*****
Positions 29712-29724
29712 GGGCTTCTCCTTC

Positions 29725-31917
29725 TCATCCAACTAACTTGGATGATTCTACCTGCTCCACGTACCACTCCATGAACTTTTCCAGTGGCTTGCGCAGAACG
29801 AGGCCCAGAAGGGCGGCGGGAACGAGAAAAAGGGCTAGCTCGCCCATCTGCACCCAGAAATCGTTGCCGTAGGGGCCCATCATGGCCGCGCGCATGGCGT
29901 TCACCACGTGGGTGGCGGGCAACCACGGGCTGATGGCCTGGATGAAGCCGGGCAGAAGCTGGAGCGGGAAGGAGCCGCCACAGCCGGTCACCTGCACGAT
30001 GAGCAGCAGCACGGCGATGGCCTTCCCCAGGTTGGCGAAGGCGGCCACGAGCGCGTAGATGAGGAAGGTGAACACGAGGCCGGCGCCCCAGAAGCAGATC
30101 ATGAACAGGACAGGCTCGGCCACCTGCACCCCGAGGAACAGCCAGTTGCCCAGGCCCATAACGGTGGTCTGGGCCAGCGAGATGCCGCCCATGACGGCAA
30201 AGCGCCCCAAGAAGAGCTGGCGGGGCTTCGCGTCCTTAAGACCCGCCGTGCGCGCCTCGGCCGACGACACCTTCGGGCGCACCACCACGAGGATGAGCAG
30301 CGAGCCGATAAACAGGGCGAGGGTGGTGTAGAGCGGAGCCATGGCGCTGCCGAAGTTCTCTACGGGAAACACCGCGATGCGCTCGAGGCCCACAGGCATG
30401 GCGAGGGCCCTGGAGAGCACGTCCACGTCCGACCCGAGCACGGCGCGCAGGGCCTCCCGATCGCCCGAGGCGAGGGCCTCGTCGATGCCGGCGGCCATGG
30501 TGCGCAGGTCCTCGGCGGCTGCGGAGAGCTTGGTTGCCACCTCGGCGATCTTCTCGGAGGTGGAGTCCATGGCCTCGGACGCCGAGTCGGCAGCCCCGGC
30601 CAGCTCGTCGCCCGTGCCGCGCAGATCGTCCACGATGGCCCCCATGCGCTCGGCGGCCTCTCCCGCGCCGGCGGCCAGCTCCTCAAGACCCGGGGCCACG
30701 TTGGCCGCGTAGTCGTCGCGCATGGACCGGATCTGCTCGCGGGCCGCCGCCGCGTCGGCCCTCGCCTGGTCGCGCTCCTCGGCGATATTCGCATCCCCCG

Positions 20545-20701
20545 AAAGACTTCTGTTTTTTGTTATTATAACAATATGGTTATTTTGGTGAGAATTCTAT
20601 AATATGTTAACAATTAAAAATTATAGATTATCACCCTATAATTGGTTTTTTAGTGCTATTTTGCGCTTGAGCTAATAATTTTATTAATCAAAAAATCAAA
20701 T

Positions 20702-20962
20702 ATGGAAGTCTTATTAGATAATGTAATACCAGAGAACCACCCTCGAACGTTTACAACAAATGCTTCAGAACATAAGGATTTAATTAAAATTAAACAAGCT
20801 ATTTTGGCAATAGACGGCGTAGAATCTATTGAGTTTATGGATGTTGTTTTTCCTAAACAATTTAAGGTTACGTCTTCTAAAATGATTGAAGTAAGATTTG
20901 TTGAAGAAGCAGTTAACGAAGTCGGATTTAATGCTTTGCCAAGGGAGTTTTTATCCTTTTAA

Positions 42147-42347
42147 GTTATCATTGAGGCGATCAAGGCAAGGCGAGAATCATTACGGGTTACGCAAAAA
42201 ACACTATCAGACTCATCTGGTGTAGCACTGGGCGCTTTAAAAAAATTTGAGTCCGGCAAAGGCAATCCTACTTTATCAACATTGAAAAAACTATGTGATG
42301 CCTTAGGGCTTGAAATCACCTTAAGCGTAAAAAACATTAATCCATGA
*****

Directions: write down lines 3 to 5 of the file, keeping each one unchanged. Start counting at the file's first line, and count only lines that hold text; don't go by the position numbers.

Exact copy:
Positions 29725-31917
29725 TCATCCAACTAACTTGGATGATTCTACCTGCTCCACGTACCACTCCATGAACTTTTCCAGTGGCTTGCGCAGAACG
29801 AGGCCCAGAAGGGCGGCGGGAACGAGAAAAAGGGCTAGCTCGCCCATCTGCACCCAGAAATCGTTGCCGTAGGGGCCCATCATGGCCGCGCGCATGGCGT